One of the things I did this weekend was complete the final assignments associated with the Positive Psychology course I’m taking through Penn. One of them sticks with me and becomes the basis for this week’s newsletter. The assignment (Fun vs. Philanthropy) was given two weeks ago. Dr. Seligman previewed the assignment with the following statement, “It turns out we’re wired to be outsources. We’re wired to be generous. That helping other people, being philanthropic, increases well-being.”
The assignment was simple. Over the course of a week:
- Plan to do one thing that you find (personally) genuinely fun. E.g. watch a television show, go shopping, read a magazine, etc.; and
- Plan to do one thing that is philanthropic. E.g. do a favor, help a friend with a challenge, volunteer in your community, help plan a celebration, etc.
- Compare these experiences. How do you feel after these experiences? How long does this feeling last?
What did I learn? Fun things end. When they are over, they are over. They carry a nice memory, but very little of redeeming value. Altruistic or philanthropic actions are different. You walk way feeling better about yourself, better about your life and just generally better about everything Simply put, the good feelings associated with the activity don’t end with the activity. They are carried forward and have the potential to impact other aspects of your life.
Steve Taylor continues an examination of this idea in his post, “Why Do Human Beings Do Good Things? The Puzzle of Altruism.” Taylor considers a number of questions and issues. Why are some humans prepared to risk their own life to help save someone else’s? Is there such a thing as “Pure”altruism or is altruism egoic in nature? Is altruism a mistake, a left-over trait from when humans lived in small groups and our instinct to help others was self-serving? Having examined each question he ends the article by considering the role connectedness with others plays in our decision to be altruistic. “It’s this fundamental oneness which makes it possible for us to identify with other people, to sense their suffering and respond to it with altruistic acts. We can sense their suffering because, in a sense, we are them. And because of this common identity, we feel the urge to alleviate other people’s suffering and to protect and promote their well-being —just as we would our own.” In other words, treat others as you would like to be treated!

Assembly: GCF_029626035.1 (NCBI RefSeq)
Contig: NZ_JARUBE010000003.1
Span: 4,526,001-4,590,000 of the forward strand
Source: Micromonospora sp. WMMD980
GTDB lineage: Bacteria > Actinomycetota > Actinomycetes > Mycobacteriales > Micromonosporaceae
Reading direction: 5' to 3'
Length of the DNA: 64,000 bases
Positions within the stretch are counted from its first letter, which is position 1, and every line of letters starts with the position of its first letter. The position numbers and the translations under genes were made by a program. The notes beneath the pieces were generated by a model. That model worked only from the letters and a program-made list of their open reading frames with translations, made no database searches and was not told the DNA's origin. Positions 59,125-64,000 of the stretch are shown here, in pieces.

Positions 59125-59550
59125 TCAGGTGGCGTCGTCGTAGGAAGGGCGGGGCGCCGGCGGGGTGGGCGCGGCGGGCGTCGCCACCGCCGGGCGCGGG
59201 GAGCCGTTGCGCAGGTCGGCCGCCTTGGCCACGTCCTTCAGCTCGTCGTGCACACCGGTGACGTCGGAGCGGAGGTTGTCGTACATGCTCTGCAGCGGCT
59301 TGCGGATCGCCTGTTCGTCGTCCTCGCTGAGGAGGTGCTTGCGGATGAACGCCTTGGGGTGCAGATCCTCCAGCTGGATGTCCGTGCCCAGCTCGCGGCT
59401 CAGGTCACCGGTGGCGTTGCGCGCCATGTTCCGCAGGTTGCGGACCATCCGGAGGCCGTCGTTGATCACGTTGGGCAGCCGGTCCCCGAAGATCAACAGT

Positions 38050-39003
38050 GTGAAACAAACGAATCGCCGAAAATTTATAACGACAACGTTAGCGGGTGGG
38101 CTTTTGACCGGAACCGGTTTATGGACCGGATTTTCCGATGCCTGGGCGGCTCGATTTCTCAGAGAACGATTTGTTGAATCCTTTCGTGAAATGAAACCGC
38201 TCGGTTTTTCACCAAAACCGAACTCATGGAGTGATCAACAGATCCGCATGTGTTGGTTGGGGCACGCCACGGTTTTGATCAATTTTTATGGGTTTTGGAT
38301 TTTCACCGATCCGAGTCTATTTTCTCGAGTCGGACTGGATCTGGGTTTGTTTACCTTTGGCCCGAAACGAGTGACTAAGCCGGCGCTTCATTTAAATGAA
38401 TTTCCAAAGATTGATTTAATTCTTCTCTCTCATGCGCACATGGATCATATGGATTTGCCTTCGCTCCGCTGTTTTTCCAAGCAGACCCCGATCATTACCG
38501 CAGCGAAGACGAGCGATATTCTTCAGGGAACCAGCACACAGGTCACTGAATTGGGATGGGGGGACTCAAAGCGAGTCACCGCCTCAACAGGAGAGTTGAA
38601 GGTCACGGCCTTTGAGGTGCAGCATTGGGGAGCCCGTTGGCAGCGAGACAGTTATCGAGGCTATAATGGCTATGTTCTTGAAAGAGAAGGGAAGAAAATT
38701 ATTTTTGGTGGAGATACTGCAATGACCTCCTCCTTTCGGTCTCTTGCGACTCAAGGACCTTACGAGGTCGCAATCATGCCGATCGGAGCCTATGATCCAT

But what about altruism in a broader sense. How does it fit into a business model? Louis Efron, a contributor to Forbes, considers this issue in his post, “A Company That Demonstrates the Power of Altruistic Leadership” Efron begins by considering the idea of disruptive innovation. “Social innovation is the next major business model disruptor, and Greyston Bakery’s open hiring model is a perfect example of how social justice can drive competitive advantage.” He continues the article with a statement and a question, “It is critically important as a business leader to understand what your employees see when they look at you. Do they recognize in your eyes an interest in yourself or in them? Do you help them find their own beauty and strength or blind them by yours?” The balance of the article examines two additional companies and leaders who’s altruistic approach to business has proved successful. He ends with a self-reflective exercise and a lesson from history, “History has proven that the more you serve others in life, the more abundance shows up in your own life.”
So it would seem that Altruism is about helping others improve their lives. A friend of mine, Eric Savage, let’s that idea guide his life and that of his business, Freedom Toyota. January a year ago Eric was interviewed by the Reading Eagle’s Courtney Diener-Stokes whose article (The Conversation) appeared in the January 19, 2016 Business Weekly supplement. Savage shares that his priority is about the customers and their fulfillment and happiness. “I had a vision for a business that could be more of a contributor to society…..the greater vision is: my business exists for the benefit of others.” Savage’s approach is reinforced in a presentation by Leadership educator Drew Dudley. His 2010 TED Talk entitled, “Everyday Leadership”, calls on all of us to celebrate leadership as the everyday act of improving each other’s lives.
There you have it! Altruism is helping others. I remember the words of Zig Ziglar, “If you help enough other people get everything they want out of life, you’ll get everything you want!” Make someone’s life better this week. Embrace the Challenge,